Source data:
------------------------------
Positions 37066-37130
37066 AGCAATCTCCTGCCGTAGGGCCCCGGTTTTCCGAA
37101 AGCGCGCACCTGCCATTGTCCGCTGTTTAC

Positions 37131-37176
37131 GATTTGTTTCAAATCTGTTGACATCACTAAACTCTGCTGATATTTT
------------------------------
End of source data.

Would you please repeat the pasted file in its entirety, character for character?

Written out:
Positions 37066-37130
37066 AGCAATCTCCTGCCGTAGGGCCCCGGTTTTCCGAA
37101 AGCGCGCACCTGCCATTGTCCGCTGTTTAC

Positions 37131-37176
37131 GATTTGTTTCAAATCTGTTGACATCACTAAACTCTGCTGATATTTT